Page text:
“Time of death?” The detective lights the cigar, takes a long drag. He stomps up the stairs, I follow. Feet barely touching the ground, as if I were floating. They don’t see me. None of them do.

“Around midnight,” A rookie cop supplies the answer, peering down at their notepad. “Friends say she insisted on walking home alone last night.”

“With a killer on the loose? Smart.”

Scratch marks on the wall leading to the bedroom. Picture frames with family photos are shattered.

“There’s been a mistake. I’m right here. Listen to me.” I plead with them, standing in their way. The detective passes right through me. “I’m here, I’m alive. I’m…”

A body –my body – is sprawled across the floor. A puddle of red soaks the carpet in the bedroom. Two puncture wounds in my neck. Anemic white skin. Eyes and mouth open, a face frozen in horror. I’m staring at my own corpse.

What happened to me? Think. I don’t remember much of last night. I don’t remember dying. But I remember fangs.

Her fangs.

Her claws.

Her voice.

I can’t breathe. Lungs emptied of oxygen. No pulse, only stillness. My chest is hollow. My skin is translucent rice paper. I begin to cry. Tears fall and I can’t feel them roll down my cheeks. I can’t feel anything. I am a wisp of air. A wandering soul trapped in Hell itself.

“P-Please. You have to help me!” I look the detective dead in the eye. “Please.” The lamp light flickers above us. Thunder rumbles.

“Think it’s the same one that killed the others? That’d be 5 deaths this week.”

The detective pulls a silver cross from around his neck. He nods. “Each one attacked around midnight. Each one drained of blood. Each one with lipstick on their face. It’s her, all right.”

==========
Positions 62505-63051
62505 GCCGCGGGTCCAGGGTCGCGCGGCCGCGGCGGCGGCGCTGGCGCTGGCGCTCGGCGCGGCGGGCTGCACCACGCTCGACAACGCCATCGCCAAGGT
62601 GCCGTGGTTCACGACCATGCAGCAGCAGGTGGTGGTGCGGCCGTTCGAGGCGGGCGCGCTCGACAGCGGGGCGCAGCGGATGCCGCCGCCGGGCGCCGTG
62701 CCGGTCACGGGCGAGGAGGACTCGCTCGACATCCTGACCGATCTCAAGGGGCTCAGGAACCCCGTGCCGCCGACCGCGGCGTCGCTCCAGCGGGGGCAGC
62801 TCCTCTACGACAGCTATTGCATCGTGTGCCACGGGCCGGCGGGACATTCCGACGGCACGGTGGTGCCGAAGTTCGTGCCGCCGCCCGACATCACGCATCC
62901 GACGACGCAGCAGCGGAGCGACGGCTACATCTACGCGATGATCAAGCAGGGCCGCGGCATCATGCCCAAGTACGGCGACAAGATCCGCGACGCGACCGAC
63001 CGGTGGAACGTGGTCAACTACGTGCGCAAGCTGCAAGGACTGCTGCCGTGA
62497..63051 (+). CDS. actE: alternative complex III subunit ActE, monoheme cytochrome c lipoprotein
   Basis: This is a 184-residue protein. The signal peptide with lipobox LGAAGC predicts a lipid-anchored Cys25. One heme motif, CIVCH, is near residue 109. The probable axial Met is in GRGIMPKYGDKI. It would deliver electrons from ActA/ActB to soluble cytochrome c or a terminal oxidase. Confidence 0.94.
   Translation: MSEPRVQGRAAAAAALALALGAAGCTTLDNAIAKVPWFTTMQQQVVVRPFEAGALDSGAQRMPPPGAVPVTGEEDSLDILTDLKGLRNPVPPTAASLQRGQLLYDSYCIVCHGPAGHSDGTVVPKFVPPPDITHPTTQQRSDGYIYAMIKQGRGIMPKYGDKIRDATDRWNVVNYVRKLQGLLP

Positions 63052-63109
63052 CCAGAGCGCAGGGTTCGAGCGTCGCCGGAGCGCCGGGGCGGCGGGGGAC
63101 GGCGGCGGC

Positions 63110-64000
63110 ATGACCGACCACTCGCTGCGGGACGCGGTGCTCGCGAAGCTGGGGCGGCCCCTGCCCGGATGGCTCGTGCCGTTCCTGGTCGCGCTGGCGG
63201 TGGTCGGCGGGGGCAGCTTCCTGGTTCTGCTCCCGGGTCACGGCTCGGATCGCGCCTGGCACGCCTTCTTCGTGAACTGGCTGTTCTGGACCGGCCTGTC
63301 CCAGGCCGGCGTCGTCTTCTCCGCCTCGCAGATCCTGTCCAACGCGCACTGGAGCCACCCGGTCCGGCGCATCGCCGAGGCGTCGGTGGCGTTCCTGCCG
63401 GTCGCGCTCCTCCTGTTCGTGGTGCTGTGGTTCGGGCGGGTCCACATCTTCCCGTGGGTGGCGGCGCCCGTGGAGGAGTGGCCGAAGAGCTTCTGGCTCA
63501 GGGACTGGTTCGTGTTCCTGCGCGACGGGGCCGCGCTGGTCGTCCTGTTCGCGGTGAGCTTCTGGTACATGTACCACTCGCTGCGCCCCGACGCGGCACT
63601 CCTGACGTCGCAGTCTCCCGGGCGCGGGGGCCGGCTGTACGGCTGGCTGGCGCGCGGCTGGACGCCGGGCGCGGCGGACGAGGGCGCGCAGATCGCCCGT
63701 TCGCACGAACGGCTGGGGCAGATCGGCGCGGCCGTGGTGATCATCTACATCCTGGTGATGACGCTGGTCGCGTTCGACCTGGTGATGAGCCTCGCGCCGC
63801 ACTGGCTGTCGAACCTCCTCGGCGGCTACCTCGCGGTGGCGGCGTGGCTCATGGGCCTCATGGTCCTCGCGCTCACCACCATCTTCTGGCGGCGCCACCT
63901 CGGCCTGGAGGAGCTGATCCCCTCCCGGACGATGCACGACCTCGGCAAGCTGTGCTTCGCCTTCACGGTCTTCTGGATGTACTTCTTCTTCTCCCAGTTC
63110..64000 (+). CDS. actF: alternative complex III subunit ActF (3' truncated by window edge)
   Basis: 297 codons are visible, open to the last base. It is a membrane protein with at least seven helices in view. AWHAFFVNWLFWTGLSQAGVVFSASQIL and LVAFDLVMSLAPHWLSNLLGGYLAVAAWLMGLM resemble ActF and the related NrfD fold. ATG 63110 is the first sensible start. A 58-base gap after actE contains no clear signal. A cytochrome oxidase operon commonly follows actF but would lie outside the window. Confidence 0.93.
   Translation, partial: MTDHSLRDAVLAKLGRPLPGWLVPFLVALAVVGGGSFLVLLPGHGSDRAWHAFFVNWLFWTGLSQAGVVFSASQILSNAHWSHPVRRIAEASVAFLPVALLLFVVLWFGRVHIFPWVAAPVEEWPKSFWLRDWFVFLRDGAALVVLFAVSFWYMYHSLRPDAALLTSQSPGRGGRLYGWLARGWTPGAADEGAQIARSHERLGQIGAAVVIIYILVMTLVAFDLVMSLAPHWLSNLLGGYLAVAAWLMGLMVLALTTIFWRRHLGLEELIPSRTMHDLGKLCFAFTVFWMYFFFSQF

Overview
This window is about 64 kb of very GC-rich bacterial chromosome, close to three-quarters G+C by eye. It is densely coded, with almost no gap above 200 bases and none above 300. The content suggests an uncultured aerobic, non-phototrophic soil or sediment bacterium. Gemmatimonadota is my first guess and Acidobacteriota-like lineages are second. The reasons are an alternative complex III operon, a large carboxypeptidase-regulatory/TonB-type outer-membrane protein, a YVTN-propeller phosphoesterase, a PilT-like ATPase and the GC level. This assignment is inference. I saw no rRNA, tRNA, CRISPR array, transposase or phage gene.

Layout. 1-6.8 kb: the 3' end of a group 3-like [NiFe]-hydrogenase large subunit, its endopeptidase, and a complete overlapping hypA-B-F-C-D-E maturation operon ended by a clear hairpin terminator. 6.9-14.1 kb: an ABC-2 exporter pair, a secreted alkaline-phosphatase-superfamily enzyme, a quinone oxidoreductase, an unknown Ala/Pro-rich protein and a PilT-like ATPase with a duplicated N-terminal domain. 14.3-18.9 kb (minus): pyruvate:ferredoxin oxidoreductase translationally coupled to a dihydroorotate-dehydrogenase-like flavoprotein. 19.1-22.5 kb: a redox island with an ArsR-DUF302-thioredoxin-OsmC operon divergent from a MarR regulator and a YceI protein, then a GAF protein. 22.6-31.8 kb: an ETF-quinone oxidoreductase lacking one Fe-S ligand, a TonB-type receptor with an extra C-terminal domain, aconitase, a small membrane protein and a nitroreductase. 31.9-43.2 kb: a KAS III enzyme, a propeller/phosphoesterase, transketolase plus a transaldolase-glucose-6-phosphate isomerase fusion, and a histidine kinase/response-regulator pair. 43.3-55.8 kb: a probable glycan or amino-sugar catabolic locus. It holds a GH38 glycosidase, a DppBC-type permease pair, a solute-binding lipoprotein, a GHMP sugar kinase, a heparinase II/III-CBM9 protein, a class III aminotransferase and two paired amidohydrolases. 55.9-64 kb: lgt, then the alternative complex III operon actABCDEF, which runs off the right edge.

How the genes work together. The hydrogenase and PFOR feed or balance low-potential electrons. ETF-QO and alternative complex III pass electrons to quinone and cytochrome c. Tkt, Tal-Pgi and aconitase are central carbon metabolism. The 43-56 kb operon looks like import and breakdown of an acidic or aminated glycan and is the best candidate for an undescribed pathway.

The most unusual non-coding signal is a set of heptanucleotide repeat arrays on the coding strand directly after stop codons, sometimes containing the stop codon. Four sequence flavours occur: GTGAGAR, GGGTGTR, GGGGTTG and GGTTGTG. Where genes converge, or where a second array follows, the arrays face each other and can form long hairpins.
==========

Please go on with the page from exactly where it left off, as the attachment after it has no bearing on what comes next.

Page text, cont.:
They don’t hear me. I scream anyway. “It can’t end like this. My family, my friends, they need to know I’m okay. Tell them I’m okay.” The light flickers again. A chill enters the room.

“At least this kid put up a fight.” The detective remarks as they drape a sheet over my corpse.

The lights go out.


Hey Writer Bees! This week, I’m playing around with the horror genre. A genre I don’t have much experience writing in. But I do love a good challenge and a good ghost story. Let me know what you think of this short story in the comments. As always, I love to hear from you guys.

Stay safe and stay creative. (And watch out for vampires!)

Write with heart,

Lady Jabberwocky

5 Subgenres of Horror Fiction Explained

Hello Writer Bugs!

Since we are officially in spooky season, I wanted to dedicate a couple posts this month to horror writing. Horror fiction is intended to frighten the audience senseless. A lot of people love a good scare. As a genre, horror can come in a variety of shades of darkness. Today, I’m breaking down the most notable subgenres of horror fiction.


Gothic

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The gothic horror subgenre is a healthy mix of horror, mystery, death and a little romance. And some would say it’s the true beginning of horror fiction and the jumping off point for other horror subgenres that developed over time. The macabre takes takes center stage in this type of story. Setting plays a key role in gothic horror. The atmosphere must be dark and moody, usually taking place in a castle, religious abbey or haunting estate. The theme of death and love are prevalent in the plot. It’s a dreary, decaying world full of ominous omens and unexplainable events.